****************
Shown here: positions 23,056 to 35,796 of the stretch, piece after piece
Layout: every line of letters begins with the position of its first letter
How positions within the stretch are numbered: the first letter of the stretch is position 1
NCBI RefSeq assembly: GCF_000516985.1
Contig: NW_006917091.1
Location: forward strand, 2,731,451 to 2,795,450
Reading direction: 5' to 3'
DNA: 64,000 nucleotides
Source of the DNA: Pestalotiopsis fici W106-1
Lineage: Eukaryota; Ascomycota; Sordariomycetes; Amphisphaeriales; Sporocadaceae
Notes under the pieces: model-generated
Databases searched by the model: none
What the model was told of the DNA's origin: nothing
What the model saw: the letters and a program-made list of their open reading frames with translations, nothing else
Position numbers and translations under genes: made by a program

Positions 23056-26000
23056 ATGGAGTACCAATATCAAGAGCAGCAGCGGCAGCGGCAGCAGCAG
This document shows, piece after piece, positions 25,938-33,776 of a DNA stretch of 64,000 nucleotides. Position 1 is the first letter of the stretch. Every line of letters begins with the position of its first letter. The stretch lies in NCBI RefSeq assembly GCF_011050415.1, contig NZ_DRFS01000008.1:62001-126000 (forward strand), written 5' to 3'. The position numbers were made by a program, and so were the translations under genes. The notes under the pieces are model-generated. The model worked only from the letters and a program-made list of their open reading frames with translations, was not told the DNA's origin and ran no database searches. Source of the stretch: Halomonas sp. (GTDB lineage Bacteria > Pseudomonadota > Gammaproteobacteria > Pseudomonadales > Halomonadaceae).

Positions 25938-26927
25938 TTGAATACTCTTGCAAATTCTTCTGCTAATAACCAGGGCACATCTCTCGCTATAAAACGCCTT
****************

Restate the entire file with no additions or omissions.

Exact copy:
Shown here: positions 23,056 to 35,796 of the stretch, piece after piece
Layout: every line of letters begins with the position of its first letter
How positions within the stretch are numbered: the first letter of the stretch is position 1
NCBI RefSeq assembly: GCF_000516985.1
Contig: NW_006917091.1
Location: forward strand, 2,731,451 to 2,795,450
Reading direction: 5' to 3'
DNA: 64,000 nucleotides
Source of the DNA: Pestalotiopsis fici W106-1
Lineage: Eukaryota; Ascomycota; Sordariomycetes; Amphisphaeriales; Sporocadaceae
Notes under the pieces: model-generated
Databases searched by the model: none
What the model was told of the DNA's origin: nothing
What the model saw: the letters and a program-made list of their open reading frames with translations, nothing else
Position numbers and translations under genes: made by a program

Positions 23056-26000
23056 ATGGAGTACCAATATCAAGAGCAGCAGCGGCAGCGGCAGCAGCAG
This document shows, piece after piece, positions 25,938-33,776 of a DNA stretch of 64,000 nucleotides. Position 1 is the first letter of the stretch. Every line of letters begins with the position of its first letter. The stretch lies in NCBI RefSeq assembly GCF_011050415.1, contig NZ_DRFS01000008.1:62001-126000 (forward strand), written 5' to 3'. The position numbers were made by a program, and so were the translations under genes. The notes under the pieces are model-generated. The model worked only from the letters and a program-made list of their open reading frames with translations, was not told the DNA's origin and ran no database searches. Source of the stretch: Halomonas sp. (GTDB lineage Bacteria > Pseudomonadota > Gammaproteobacteria > Pseudomonadales > Halomonadaceae).

Positions 25938-26927
25938 TTGAATACTCTTGCAAATTCTTCTGCTAATAACCAGGGCACATCTCTCGCTATAAAACGCCTT